Fueled by consumer products like smartphones, tablets, and now ultrabooks, the global NAND flash market should reach $22.9 billion this year, up 8% from 2011 levels, say analysts from IHS/iSuppli. Long term, the growth is expected to continue, with worldwide revenues reaching $30.9 billion by 2016.
Not surprisingly, consumer products like tablets and smart phones will drive the growth. The tablet segment of the overall NAND flash market will reach 12% of the market this year, or around 3.6 GB. That’s slated to rise to 16.3 billion GB by 2015, which represents 17% of the market. That won’t be driven just by higher unit counts. IHS predicts that the average NAND density of the iPad will reach 33.8 GB in 2012, alone, compared to 20.2 GB for non iPads.
The ultrabook sector presents a target of opportunity for NAND flash in the form of SSDs. If the sector takes off as hoped, it could expand the PC segment of the NAND flash market to greater than 15%. Michael Yang, senior principal analyst for memory & storage at HIS, estimates the SSD sector of NAND flash will rise to 3.3 billion GB this year, up from 1.7 billion in 2011.
Elsewhere, the smartphone segment is going strong, with an estimated 626 units shipping in 2012, each containing an average of 9 GB of NAND flash. That’s a total of 5.7 billion GB, for those who are counting. Perhaps more impressive is the long-term protection of smartphone consumption. By 2016, Yang says, smart phones will ship with an average of 18.9 GB, representing 16% of total NAND bit shipments.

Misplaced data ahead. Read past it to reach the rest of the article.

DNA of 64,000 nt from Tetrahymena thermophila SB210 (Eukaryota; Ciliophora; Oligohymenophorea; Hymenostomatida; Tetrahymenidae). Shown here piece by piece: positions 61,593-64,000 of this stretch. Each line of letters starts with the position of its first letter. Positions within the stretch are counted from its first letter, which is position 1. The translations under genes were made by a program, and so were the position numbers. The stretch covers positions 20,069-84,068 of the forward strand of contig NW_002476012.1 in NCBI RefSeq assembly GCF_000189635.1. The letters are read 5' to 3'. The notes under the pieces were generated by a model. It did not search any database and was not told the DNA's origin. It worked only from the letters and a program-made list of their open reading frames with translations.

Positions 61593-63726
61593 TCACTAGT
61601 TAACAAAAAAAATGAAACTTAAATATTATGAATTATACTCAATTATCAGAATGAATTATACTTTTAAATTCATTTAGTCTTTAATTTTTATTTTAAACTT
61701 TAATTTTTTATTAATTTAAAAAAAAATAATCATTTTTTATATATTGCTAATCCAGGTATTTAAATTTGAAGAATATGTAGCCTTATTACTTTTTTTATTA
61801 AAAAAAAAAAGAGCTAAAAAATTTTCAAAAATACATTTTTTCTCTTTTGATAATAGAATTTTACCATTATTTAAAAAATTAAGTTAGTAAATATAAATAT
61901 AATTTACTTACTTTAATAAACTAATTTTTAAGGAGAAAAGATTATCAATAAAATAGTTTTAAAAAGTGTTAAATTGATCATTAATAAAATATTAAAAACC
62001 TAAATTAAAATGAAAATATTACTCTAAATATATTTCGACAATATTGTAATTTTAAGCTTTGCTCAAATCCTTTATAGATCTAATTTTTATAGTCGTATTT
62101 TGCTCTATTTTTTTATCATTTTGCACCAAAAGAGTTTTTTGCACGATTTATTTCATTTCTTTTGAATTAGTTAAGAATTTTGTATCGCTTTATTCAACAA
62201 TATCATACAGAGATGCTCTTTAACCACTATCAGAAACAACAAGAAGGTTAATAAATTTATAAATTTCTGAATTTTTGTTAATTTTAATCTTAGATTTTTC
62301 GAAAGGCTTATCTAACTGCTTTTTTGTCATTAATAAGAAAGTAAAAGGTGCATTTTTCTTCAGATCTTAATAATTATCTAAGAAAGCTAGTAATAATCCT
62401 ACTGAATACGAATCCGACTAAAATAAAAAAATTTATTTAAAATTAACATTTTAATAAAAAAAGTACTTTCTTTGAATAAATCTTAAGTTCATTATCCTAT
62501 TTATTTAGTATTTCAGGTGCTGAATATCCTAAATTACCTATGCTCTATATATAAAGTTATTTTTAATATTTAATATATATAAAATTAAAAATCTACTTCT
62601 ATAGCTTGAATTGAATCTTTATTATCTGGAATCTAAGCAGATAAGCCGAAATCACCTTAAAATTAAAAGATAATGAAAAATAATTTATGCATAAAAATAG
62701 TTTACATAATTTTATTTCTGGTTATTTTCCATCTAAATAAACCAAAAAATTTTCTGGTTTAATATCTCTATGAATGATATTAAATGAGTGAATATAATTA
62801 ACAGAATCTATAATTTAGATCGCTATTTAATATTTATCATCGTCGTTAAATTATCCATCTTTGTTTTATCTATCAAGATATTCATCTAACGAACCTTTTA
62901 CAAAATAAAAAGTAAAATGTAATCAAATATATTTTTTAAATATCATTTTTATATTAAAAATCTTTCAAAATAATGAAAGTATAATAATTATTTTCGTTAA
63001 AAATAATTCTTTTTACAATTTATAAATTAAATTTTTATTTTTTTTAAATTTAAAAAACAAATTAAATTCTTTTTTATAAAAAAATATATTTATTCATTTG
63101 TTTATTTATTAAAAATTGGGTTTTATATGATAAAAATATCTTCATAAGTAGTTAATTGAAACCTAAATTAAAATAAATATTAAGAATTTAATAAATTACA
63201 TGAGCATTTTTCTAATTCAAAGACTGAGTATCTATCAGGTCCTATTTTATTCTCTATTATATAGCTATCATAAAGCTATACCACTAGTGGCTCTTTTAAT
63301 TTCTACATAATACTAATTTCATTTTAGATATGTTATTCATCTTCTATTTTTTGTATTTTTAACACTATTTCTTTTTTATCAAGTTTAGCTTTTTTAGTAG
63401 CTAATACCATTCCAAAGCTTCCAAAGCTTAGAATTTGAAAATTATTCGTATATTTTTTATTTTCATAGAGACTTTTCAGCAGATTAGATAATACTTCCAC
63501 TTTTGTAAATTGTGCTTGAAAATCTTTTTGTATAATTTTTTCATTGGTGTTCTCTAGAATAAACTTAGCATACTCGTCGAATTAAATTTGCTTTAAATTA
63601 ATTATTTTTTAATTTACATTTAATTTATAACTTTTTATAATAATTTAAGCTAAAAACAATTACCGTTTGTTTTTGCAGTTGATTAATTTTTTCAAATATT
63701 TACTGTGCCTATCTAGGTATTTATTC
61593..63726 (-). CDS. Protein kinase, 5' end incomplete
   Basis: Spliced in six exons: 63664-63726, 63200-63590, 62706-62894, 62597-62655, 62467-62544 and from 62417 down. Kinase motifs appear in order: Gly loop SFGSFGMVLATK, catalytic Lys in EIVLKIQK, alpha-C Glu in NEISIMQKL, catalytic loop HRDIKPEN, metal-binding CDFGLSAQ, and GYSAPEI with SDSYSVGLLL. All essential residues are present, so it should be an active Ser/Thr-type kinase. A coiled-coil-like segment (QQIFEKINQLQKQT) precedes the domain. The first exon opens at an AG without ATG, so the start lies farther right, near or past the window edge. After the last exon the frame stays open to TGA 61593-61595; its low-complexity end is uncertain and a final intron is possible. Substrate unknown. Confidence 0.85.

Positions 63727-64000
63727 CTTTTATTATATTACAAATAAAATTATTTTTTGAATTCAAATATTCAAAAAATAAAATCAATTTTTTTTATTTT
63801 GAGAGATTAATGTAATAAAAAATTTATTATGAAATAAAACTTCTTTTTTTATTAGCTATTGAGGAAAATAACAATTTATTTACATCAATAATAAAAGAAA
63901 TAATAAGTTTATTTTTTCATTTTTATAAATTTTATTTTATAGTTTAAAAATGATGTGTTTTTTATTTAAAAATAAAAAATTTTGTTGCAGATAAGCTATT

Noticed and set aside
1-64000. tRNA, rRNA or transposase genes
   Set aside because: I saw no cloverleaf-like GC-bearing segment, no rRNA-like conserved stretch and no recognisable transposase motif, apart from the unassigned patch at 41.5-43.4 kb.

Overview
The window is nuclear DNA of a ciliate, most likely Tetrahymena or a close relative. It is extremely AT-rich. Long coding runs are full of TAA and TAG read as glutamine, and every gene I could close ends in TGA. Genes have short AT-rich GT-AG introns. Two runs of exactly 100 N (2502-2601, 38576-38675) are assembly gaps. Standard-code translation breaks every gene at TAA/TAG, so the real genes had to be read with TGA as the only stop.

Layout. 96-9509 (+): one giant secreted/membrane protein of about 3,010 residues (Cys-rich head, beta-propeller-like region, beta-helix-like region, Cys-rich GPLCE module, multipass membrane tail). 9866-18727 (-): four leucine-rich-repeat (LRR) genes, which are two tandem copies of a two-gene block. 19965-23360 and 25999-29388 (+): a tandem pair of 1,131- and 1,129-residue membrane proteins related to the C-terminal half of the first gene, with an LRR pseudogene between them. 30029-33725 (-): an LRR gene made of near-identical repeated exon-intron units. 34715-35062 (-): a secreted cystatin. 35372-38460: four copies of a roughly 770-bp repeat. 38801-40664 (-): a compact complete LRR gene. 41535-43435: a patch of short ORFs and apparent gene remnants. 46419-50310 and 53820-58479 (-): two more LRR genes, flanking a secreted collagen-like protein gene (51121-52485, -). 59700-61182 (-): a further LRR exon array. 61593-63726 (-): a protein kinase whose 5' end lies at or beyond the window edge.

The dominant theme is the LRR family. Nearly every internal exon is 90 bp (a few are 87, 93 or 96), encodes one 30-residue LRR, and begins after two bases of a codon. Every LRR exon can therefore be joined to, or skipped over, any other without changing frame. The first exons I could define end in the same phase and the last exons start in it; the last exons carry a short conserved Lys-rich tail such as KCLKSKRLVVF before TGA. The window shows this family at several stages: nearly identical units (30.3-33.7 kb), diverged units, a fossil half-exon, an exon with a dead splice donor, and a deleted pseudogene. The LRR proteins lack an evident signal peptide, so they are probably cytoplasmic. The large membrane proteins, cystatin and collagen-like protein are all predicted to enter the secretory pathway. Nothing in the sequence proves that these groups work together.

Meanwhile, the outlook for chips as a whole is positive, with a predicted growth of 4.3% over 2011 levels for total 2012 revenues of $324.6 billion. It’s a modest bump over the original 3.3% estimated earlier this year.
According to the IHS gang, inventory reduction is the key to sustainable growth. Although integrated device manufacturers, who design and manufacture their own ICs, have reduced their inventory by 5.4% since Q2 2011, that’s nowhere near enough. That figure needs to drop another 5% for sustainability.
The concern of the overall chip market is echoed in the NAND flash space. The 2011 NAND flash market finished softer than expected, driven by underwhelming performance in the tablet sector. Now, inventory reduction appears to be the name of the game. "Given the lukewarm performance of the tablet segment last year, there was some trepidation coming into 2012 for the NAND industry,” said Yang. “But even though most NAND manufacturers had planned to be on the fast track in 2012 to increase production at newly built fabs, each supplier has since reduced capital spending compared to its original plans, electing to moderate supply expansions to allow demand to catch up.”
David Patterson, known for his pioneering research that led to RAID, clusters and more, is part of a team at UC Berkeley that recently made its RISC-V processor architecture an open source hardware offering. We talk with Patterson and one of his colleagues behind the effort about the opportunities they see, what new kinds of designs they hope to enable and what it means for today’s commercial processor giants such as Intel, ARM and Imagination Technologies.